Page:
I am a Christian and an outspoken one. I am proud of my faith and I am open about it with people I meet without shoving it down their throats. I don’t expect everyone to believe what I believe or follow my faith and I won’t make you listen to what I believe if you don’t want to. But my faith is part of who I am and I am not embarrassed or ashamed of it. I also love the church as the embodiment of what I believe. I think it is an amazing community of people worldwide who (most of the time) genuinely seek truth and love with all of their hearts.
However, I do have something that is really bugging me.
Today I was hanging out with three new friends who are all non-religious. They all grew up in religious households and they have all fallen away from faith. Why? Because they were hurt and rejected by people who call themselves Christian. Every single one of them had experienced hate and hurt because of ‘rules’ that were pushed on them. When they didn’t conform to those rules they were pushed out of the community of faith.
I wish this was an isolated incident. I wish I could say that they were the only three people I had ever met who were surprised that I was Christian because I was so “nice” and “non-judgemental”. But they aren’t, not by a long shot. Pretty much every single friend of mine who isn’t a Christian has a story of being hurt by people in the church. I have gay friends who have been told they aren’t welcome as they are. I know non-married mothers who have faced rejection. I know too many people who failed to live up to the standards of the church they grew up in/visited/their parents are involved in and still carry pain from how they were treated.
This is a story I have heard repeated so many times that I am weary of it. I am weary that there are so many people out there who have only experienced hurt, rejection, pain, hate and rules at the hands of people who preach love, peace and acceptance.
Don’t get me wrong, I am not a liberal Christian. I do believe that there are things that are wrong and that there is truth to be known. But, as a very wise man called Paul once said (though I paraphrase), I can know truth and I can know what is right and wrong, but if I do not have love then it means jack all.
Where are the stories of people who have been transformed by the love their local Christians showed them? Where are the people who say “oh, you are so loving, you must be a Christian”? Why do I feel like I have to do so much damage control when I meet non-Christians and they find out that I have faith?
This shouldn’t be the case. The church should be the first place people think of when they want help, want company, want to be included. It shouldn’t matter if they are a teenage mum, an addict, a homosexual. It shouldn’t matter that they don’t conform to a certain image - they should still know that the place to find love and acceptance as a human being is in a church.
We preach love. We preach that God has given grace to all people. We preach forgiveness. We preach about helping others. We preach about giving all we can. I so rarely actually see this happen. I hardly ever hear non-Christians talk about the help they have received from churches, the love they find in their Christian friends, or the grace they find in being accepted for where they are at.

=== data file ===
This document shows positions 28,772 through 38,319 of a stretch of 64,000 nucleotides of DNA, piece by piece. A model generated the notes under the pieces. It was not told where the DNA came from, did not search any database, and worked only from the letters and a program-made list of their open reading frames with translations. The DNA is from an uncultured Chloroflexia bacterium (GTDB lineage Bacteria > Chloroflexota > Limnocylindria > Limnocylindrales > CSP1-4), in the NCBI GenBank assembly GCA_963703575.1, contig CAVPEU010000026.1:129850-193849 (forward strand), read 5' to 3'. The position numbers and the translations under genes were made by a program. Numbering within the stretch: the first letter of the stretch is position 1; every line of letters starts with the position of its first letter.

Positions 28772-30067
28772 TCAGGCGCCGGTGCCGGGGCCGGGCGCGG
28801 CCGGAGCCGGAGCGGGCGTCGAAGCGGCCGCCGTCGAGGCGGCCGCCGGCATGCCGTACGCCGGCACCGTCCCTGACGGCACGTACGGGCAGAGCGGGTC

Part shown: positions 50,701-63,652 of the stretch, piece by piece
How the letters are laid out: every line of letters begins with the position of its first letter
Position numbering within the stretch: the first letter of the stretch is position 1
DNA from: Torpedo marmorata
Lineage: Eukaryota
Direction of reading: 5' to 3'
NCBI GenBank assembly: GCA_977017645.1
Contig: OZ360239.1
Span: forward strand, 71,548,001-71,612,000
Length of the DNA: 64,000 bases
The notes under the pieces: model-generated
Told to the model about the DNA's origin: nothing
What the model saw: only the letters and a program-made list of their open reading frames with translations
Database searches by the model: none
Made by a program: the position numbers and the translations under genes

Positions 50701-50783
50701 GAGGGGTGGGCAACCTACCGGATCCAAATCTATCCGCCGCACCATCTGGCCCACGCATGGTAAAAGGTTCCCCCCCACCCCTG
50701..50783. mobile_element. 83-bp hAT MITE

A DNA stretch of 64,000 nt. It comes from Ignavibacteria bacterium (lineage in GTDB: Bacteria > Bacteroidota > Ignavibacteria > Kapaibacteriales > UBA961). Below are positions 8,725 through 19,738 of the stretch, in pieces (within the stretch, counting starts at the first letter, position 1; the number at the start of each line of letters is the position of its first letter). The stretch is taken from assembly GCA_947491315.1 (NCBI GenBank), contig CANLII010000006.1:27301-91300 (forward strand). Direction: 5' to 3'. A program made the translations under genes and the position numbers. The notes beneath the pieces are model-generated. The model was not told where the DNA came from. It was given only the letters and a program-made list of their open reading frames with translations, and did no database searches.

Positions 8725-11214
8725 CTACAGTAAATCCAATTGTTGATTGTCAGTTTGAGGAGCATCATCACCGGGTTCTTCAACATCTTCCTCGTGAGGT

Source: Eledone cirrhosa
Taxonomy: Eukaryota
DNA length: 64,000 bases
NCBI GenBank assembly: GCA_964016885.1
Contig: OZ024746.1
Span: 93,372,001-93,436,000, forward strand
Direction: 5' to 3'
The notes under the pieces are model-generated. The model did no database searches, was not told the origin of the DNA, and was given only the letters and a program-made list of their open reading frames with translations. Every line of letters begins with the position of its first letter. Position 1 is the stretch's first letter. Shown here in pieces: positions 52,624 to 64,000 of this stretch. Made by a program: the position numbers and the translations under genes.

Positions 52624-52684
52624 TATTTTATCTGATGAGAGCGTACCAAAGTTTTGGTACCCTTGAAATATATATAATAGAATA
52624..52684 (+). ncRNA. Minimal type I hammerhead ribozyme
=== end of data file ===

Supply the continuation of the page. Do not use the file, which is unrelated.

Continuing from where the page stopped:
What I see is Christians who have all Christian friends. I see them at Christian coffee groups and Christian outings. And while these are not bad (hey, I have Christian friends and do things with them!), and in fact I would say this is necessary to lifting each other up, this shouldn’t be our whole life. We should be taking all that stuff we know and love out to the people who don’t know the love and acceptance we do. If we go to church on Sunday and then spend the rest of the week with Christians, then when are we showing love to those who have been hurt? When are we helping heal the wounds others have created? When are we showing the love that we preach?
Otherwise what is the point of it all?
We are better than this. I know we are. I know so many amazing Christians who have so much love and compassion. I know people who would go miles out of their way to help someone. Are we simply not telling people that we are believers so they don’t know that the church loves them? Are we too ashamed of the pain that has been caused that we don’t even want to associate ourselves with helping heal that pain? Are we too afraid to face people and accept that the church has made mistakes that we don’t want to admit we are part of that same church?
I love the church. I love the people in it. I love that it is made up of broken people who have been made whole through our faith and in our communities. I love that we have such a history of believers that came before us. But we have to face up to the fact that that history is not always pretty, that we have done some terrible things in the name of God, and that we continue to do so. We can change this! We can be the people who start to mend hearts and change the story.
We can be love.
Note: I know many good people who do a lot for their communities and who are passionate about loving those outside of church communities. I am not saying all churches or Christians are like this. I am simply pointing out that, in my experience, there is a heck of a lot more hurt out there from churches than there is a knowledge that Christians are loving and graceful (and grace filled) people.
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